Ideal Nurse Traits for National Nursing Week

Ideal Nurse Traits for National Nursing Week 768 512 kupplinadmin

Nursing is a career that focuses entirely on patient care. A nurse is someone who comes to the aid of those in need, relieving their suffering and assisting in their return to health. Every day throughout the COVID-19 pandemic, nurses exhibited their value to individuals, communities, and society by putting their own health at risk to treat patients in the most difficult of situations.

Nurses are deserving of more than our words can say for the sacrifices they make on a daily basis. A time to express gratitude to nurses and their profession is provided by National Nurses Week, which takes place the second week of May each year.

During the week of May 6–12, the profession of nursing and the crucial role nurses play in keeping us healthy and prosperous are celebrated. There are various ways to celebrate National Nurses Week, and this brief history of the profession and National Nurses Week provides a glimpse into some of them.

Nursing is one of the most fulfilling professions one can pursue. It provides a wide range of benefits, including the opportunity to make a difference in people’s lives, as well as professional respect, flexible work options, and the potential for growth. It’s critical for students to understand that healthcare is no different from any other industry in terms of problems. However, the labour is both rewarding and challenging at the same time. It helps to have specific personality traits and characteristics if you want to succeed in nursing and be pleased doing it. Here’s a closer look at what makes a great nurse.


Trait #1: Being Empathetic

When you can understand another person’s point of view, you’re able to empathise with them. For nurses, it means putting themselves in the shoes of their patients and trying to comprehend how they see the world. When a patient calls for help, and then waits helplessly as nurses stroll by their hospital room door, they don’t see the dozens of other people the nurse is trying to aid. Only those who don’t seem to care about their needs are seen by them.”

The patient’s entire healthcare experience is transformed when a nurse takes just a few seconds to tell them that aid is on the way. Nurses care for people from all walks of life who are at risk. Patients’ demands and emotional responses are best predicted and understood if nurses have a strong sense of empathy.


Trait #2: Emotional Stability

A nurse’s profession requires a lot of mental effort. Joy, surprise, grief, and irritation are just few of the powerful emotions that can be felt on a daily basis. A nurse’s job requires her to deal with difficult situations on a daily basis, yet in order to properly handle the requirements of colleagues, patients, and their families, she must remain cool in the face of distressing events.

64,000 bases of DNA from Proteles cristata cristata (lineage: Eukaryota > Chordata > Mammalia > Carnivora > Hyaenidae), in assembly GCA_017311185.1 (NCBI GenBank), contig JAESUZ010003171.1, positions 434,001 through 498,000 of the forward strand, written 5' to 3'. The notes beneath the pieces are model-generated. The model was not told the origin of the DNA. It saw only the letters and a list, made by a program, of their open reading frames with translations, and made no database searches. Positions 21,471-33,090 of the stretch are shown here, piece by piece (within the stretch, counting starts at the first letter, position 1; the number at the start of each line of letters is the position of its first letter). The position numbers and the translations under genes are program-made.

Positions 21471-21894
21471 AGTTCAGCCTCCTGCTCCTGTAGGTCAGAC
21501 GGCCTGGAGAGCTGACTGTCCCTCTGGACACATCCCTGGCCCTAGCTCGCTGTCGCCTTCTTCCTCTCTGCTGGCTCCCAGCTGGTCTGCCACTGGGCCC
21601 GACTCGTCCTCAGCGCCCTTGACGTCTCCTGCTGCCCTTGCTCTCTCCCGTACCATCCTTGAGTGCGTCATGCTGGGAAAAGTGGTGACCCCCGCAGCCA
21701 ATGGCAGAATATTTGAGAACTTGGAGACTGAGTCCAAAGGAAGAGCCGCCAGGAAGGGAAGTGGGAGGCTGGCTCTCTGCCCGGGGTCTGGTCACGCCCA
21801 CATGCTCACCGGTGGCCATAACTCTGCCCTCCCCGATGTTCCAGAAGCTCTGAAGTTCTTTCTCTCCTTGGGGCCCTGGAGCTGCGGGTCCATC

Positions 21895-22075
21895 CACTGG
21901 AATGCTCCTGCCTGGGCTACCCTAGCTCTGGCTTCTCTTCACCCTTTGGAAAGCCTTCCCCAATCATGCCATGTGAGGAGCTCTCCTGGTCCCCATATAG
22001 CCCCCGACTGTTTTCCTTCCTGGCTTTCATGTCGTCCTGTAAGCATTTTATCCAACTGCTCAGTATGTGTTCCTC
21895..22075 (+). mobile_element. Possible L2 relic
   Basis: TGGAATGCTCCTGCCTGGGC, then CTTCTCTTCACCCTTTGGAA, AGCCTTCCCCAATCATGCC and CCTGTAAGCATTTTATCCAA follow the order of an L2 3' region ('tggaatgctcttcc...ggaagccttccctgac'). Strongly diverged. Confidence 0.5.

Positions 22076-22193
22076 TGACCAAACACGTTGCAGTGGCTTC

Exactly what does this entail? Does it suggest that unpleasant and even terrible events shouldn’t worry nurses? Emotional stability is not the same as being emotionally or empathically indifferent. A nurse’s ability to manage her or his responses is essential to providing the care and psychological support that patients need. Stressed nurses, on the other hand, have a harder time staying focused, completing tasks and keeping patients safe.


Trait #3: Effective Communication

As a nurse, you need to have excellent communication skills. A nurse’s primary role is to serve as a conduit between the patient, the doctor, and their families. The ramifications can be dire if a mistake is made. A lack of communication can lead to errors in drug orders, missing information on hospital discharge paperwork, and a patient’s life-threatening allergies not being included in their medical records. These kinds of mistakes can have a huge impact in the right conditions. Nurses must be able to read, write, and vocally present knowledge to others in order to be able to communicate effectively.

Health care practitioners also utilise communication as a therapeutic strategy in order to create relationships with their patients. In therapeutic communication, nurses use tried-and-true verbal and nonverbal strategies to put patients at ease so they can express their concerns more freely. It’s easier for healthcare providers to accomplish their jobs when they can communicate openly with one another, which in turn leads to improved patient results.


In countries around the world, nurses’ efforts are today celebrated, although it took a long time for the nursing profession to receive official recognition. In the early decades of the twentieth century, the American Nurses Association (ANA) flourished swiftly after its founding in 1896. An eight-hour workday for nurses became a goal of ANA in 1934, as well as a host of other issues relating to the profession and public health.

Leave a Reply

Your email address will not be published.